Friday links – 02/09/2016

This week’s Friday links contains comic book industry rants, views on management, the future of apps, and trips to Mars…

Die Industry, Die! 

Jude Terror writes about pre-orders and the state of direct comic book industry publishing today. I remember when things changed in the 90s, but I had no idea how this change affected my local comic book shop.

After reading this rant, I wonder if there is a space for a kind of “ for comic books” for independent comic book publishing. I imagine a world where digital publishing is the default, and print-runs of trades or individual issues are closer to the vinyl-releases that bands do for their fans. In this way, maybe it could become possible for a creator to support their work on < 2000 “true fans”, purchasing their digital work for a monthly fee that’s much less than current physical comic book costs.

An open-letter to managers of women

Jason Shen writes a call to all managers to check themselves in their approach to appraising their staff. As a former manager, this rings a few bells. Despite agreeing wholeheartedly with the message, this has made me wonder whether I could have done things any better in the past.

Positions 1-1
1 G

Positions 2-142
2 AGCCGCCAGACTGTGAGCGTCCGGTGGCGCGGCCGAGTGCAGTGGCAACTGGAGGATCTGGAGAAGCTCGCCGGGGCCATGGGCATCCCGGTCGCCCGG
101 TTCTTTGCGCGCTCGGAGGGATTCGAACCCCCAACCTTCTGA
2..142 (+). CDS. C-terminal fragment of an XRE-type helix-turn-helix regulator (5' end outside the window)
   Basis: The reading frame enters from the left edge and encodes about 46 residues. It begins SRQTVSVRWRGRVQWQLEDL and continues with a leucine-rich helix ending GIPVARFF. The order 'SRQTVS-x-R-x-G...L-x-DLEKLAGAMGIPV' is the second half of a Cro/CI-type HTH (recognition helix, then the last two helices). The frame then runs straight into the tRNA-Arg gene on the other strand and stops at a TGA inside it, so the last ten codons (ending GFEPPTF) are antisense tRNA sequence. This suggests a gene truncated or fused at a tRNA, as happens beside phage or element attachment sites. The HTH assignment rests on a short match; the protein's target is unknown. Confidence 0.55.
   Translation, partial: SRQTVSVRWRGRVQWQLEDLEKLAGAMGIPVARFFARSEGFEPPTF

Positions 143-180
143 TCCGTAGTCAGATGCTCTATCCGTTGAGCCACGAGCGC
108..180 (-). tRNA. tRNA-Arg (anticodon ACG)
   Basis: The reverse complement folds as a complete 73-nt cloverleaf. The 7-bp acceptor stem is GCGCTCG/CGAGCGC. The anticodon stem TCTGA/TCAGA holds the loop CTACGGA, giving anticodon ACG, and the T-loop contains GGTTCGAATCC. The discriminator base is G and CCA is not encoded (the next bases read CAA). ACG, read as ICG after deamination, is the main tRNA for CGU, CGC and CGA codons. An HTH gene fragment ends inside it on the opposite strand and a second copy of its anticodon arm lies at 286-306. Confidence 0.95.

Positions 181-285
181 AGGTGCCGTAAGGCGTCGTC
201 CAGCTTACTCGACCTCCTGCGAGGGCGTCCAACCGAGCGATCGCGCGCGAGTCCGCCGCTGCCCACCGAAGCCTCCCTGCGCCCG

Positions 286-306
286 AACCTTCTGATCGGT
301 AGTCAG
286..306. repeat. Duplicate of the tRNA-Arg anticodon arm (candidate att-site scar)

6 scientists “return to earth” after a year in insolation

The crew of an experiment to simulate human interactions and living on Mars talk about the completion of their mission.

“A person can be totally cool one minute and severely annoying the next,” he said in an email. “The little things people do that you’d never notice in real life can make you think about tripping them on the stairs here.”

How to survive the future of apps

Kate Abrosimova writes about App Fatigue in users, chat bots and AI.

Server side Swift VS Everything else… 

Qutheory explore the speed of Swift on the server vs. Go, Python and several other languages. I’m interested to see how this looks in the future, especially with respect to Swift’s string handling speeds.